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CLAUS AND EFFECT: TECH TO STEP UP SANTA’S GAME

22 Dec 2015

CM_-HolidayPost-_featureimageWhile we’re not doubting Santa’s too-good-to-be-true time management skills and apparently endless appetite or the navigational prowess of his reindeer (if they can fly, hell, they’re probably equipped with GPS), we still think his practices are a little…old school.

Like your grandparent who has yet to properly use Facebook, it’s time for Santa to get with the times, so we’ve compiled a few technology-featured strategies to help the big man upstairs (by which we mean the North Pole) step up his gift-giving game this Christmas Eve.

(And said features happen to include some tech topics we touched on this year…fancy that.)

GUARANTEEING THE PERFECT GIFT

Let’s be real: Letters to Santa are a little outdated, and these days we’re reasonably sure kids do everything on their iPads anyway. So what’s Kris Kringle to do (besides, you know, set up a Twitter account)? Much like companies use ad targeting, the guy with the big belly full of jelly could also implement practices to track kids digitally and determine the perfect gift based on what they’re checking out online. Audio tracking, for example, could help him discover what TV commercials feature items that most capture kids’ attention and interesttoys, tablets, anything and everything from Targetand then work from there.

After all, don’t forget: He sees you when you’re sleeping, he knows when you’re awake, he knows when you think ads are good…it’s a privacy give and take.

INCREASING EFFICIENCY

While Amazon has a pretty incredible reach, Santa has to worry about customerser, kidsall over the world. To make the crazy holiday season as streamlined as possible, we suggest he take a page from the tech company’s book and implement algorithms in his workshop, just like Amazon does in their warehouse.

The only thing he needs to remember is which situations are better suited man versus machine. Then he can just sit back, relax…and wait for his elves to be interviewed for a less-than-flattering NYT piece probably.

ADOPTING AN UBER-ESQUE METHOD

What’s better than one sleigh? A whole FREAKING FESTIVE FLEET. Much like delivery companies like Favor and Postmates or ride-sharing services like Uber and Lyft, Saint Nick could maximize his reach and efficiently by implementing crowdsourcing and enlisting anyone with a smartphone to contribute to the Claus cause.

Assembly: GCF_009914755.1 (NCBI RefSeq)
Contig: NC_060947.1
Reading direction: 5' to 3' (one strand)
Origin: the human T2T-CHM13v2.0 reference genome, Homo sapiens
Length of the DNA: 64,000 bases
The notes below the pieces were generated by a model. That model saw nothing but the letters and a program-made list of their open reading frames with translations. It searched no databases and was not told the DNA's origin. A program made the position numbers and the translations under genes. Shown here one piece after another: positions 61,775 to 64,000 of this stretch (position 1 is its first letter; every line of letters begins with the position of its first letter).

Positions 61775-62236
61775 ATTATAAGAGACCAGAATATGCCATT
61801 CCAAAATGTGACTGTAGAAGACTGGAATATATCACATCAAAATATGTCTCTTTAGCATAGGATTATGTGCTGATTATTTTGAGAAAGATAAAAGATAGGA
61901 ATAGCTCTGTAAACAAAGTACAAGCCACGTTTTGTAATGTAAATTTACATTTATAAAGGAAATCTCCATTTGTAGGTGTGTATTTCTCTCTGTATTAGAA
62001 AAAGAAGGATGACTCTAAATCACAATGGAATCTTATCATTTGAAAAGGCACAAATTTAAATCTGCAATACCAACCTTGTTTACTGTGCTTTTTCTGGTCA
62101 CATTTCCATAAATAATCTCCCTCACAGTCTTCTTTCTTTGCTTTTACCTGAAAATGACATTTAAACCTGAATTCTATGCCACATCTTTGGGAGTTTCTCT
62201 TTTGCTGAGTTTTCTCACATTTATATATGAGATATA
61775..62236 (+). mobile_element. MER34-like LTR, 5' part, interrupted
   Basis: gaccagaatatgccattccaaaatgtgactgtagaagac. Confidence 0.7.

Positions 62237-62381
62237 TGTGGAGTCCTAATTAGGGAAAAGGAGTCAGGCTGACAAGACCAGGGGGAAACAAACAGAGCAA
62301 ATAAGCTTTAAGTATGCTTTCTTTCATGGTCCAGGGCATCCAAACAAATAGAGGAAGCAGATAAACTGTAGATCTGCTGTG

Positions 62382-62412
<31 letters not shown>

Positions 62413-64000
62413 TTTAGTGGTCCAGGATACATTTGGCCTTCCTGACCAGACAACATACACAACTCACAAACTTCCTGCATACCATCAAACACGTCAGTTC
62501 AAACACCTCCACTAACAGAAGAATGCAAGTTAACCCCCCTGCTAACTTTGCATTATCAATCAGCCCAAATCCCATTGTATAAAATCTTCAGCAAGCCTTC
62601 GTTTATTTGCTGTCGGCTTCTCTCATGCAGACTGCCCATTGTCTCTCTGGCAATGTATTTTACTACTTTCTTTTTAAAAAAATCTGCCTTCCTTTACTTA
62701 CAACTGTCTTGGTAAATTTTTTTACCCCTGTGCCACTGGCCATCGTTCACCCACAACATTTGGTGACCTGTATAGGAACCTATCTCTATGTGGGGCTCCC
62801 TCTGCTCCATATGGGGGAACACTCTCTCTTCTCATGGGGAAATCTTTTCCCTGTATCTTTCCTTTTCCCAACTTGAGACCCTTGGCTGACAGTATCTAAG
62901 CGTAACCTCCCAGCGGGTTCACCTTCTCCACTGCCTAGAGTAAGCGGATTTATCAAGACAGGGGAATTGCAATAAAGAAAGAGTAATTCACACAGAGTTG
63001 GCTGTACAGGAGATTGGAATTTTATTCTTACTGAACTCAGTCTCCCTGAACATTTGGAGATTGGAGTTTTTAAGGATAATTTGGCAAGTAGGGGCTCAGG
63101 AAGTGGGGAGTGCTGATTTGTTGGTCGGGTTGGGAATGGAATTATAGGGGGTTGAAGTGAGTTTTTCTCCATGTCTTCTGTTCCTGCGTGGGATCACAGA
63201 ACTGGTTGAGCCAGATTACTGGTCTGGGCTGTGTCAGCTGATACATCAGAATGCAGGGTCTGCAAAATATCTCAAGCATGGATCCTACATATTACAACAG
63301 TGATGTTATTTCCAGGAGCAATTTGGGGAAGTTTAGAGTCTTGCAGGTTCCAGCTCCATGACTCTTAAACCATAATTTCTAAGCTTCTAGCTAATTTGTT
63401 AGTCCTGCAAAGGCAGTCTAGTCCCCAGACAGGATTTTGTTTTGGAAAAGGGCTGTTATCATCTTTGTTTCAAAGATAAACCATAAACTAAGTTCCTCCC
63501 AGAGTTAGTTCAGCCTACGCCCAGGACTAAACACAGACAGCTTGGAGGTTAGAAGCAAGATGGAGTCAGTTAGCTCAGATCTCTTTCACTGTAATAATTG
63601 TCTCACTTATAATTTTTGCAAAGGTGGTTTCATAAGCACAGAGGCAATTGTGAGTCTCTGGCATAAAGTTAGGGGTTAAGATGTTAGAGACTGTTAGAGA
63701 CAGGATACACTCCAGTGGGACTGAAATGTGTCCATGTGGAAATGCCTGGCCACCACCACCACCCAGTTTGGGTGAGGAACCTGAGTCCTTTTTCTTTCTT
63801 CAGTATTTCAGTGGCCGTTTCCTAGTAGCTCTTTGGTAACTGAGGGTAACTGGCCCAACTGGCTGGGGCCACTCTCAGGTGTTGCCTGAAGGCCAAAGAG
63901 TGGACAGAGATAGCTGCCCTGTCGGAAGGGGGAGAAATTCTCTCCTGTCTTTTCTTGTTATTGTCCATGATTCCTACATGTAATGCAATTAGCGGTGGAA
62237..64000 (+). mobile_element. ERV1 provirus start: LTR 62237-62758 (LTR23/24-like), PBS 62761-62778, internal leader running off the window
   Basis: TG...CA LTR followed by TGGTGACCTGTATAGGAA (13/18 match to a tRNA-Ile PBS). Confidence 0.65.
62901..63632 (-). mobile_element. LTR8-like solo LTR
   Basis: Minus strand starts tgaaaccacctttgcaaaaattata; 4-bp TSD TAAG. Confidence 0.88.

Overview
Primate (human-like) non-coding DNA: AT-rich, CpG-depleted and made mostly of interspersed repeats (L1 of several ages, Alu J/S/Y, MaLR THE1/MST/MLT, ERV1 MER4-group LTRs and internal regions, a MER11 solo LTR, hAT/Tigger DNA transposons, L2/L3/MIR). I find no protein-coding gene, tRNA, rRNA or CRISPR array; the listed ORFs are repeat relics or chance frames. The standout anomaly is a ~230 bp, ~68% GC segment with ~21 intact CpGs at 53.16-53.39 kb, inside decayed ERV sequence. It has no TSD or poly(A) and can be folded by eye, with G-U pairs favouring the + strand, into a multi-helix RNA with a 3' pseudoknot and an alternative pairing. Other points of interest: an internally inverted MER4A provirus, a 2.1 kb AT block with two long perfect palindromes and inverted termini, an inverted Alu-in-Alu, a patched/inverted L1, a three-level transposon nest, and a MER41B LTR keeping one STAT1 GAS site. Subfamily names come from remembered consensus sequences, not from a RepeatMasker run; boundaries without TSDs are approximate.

After all, we’re sure a few thousand strangers with Range Rovers are far more effective than nine reindeer…though probably not as fuel efficient.

COUNTING MILK-AND-COOKIE CALORIES

Whether old S.C. wants to track the fitness benefits of hauling a sack full of sock monkies and selfie sticks (is that what kids are into these days?) or Mrs. Claus just wants to ensure those sniffles aren’t the first sign of a fever, hey…we’ve got a biowearable for that. Tech Tats will turn Santa’s body into a circuit board of sorts, allowing him to collect, store and share data via a wearable that’s literally mounted onto his skin.

Because while he may be an expert at making a list and checking it twice, remembering to, say, put on a Fitbit…well, that’s still sometimes a struggle.

…AND THEN MAYBE CONSIDERING A CAREER CHANGE

At this point, after spending, um, eternity with the same 9-5, Claus might be due for a career change. Times are a-changin’, and the analog lifestyle the old man is accustomed to is a thing of the past. But thankfully for Father Christmas, all hope is not lost, and it turns out Claus doesn’t need a traditional education or another four-year degree (fun fact: Santa JUST paid off his student loans) to score a job in tech. Many companiesChaotic Moon, includeddon’t require a specific background; they just require big talent. And through a coding academy, some practice…or maybe, you know, magic or something…coding is a skill the white-bearded guy should have no trouble developing.

After all, with thousands of openings for software engineers and data scientists on Glassdoor (and potential LinkedIn recommendations from kids all over the world), we’re pretty sure he’ll be able to find a job.